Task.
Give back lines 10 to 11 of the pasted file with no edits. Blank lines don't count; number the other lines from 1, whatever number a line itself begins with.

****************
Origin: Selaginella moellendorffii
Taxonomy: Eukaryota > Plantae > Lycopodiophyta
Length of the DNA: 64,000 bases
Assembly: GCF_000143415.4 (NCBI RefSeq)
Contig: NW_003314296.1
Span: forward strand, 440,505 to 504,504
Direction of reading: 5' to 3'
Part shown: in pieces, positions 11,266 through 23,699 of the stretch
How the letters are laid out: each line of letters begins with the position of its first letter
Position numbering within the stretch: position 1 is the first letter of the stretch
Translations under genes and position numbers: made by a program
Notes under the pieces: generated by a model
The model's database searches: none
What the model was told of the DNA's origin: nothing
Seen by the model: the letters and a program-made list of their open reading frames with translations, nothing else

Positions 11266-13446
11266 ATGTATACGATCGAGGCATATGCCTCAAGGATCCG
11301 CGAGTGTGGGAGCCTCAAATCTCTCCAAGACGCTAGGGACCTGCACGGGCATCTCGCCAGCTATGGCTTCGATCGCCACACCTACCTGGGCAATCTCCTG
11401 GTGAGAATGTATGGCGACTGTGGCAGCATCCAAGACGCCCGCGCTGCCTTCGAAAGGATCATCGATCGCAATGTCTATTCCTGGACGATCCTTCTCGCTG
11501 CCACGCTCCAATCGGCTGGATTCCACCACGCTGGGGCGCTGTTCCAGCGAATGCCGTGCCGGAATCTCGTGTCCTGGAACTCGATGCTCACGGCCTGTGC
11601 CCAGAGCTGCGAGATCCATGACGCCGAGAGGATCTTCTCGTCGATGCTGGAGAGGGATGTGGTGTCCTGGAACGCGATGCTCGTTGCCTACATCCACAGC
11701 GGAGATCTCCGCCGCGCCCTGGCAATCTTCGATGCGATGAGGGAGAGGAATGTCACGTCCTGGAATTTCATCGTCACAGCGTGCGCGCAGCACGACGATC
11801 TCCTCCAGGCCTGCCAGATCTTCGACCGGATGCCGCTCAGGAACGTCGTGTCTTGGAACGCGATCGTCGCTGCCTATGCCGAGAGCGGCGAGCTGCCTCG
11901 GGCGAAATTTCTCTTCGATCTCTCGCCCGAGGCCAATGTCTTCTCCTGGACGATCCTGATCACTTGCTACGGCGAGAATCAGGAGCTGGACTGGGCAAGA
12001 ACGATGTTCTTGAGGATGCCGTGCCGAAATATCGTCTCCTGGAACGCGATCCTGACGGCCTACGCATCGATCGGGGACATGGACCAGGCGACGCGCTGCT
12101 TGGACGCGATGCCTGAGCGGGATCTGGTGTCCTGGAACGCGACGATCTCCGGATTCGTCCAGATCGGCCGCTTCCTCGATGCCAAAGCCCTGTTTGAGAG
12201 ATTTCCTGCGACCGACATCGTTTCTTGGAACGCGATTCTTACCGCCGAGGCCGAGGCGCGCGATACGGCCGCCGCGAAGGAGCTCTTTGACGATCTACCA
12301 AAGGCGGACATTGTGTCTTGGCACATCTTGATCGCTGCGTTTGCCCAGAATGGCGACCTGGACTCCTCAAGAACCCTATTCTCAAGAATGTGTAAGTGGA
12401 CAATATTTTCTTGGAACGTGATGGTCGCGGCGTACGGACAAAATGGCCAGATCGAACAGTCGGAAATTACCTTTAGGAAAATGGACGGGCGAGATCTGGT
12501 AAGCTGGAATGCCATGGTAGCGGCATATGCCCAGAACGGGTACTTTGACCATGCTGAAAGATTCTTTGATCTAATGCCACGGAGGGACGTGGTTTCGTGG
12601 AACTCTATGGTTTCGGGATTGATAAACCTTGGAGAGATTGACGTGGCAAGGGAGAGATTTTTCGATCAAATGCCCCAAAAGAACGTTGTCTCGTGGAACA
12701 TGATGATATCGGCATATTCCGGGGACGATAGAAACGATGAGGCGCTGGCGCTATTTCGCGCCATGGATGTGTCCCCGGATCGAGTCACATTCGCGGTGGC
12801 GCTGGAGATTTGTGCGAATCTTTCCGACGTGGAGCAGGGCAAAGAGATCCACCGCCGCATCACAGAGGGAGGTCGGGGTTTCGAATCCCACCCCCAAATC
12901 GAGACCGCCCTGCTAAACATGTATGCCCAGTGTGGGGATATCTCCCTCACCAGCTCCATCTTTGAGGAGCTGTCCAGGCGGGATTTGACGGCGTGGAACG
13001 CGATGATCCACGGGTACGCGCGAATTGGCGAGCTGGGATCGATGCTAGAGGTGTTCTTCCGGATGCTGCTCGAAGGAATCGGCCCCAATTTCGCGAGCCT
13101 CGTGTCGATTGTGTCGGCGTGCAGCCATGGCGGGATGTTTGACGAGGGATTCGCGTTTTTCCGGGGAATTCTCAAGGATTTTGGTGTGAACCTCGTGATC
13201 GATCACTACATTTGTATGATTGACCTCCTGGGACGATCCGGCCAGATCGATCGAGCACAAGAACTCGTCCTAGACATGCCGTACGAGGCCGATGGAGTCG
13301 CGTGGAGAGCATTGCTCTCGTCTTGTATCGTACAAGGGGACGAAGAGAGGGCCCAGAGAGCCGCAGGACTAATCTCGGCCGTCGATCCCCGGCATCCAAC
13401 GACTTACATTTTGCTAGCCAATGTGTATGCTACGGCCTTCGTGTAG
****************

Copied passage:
Position numbering within the stretch: position 1 is the first letter of the stretch
Translations under genes and position numbers: made by a program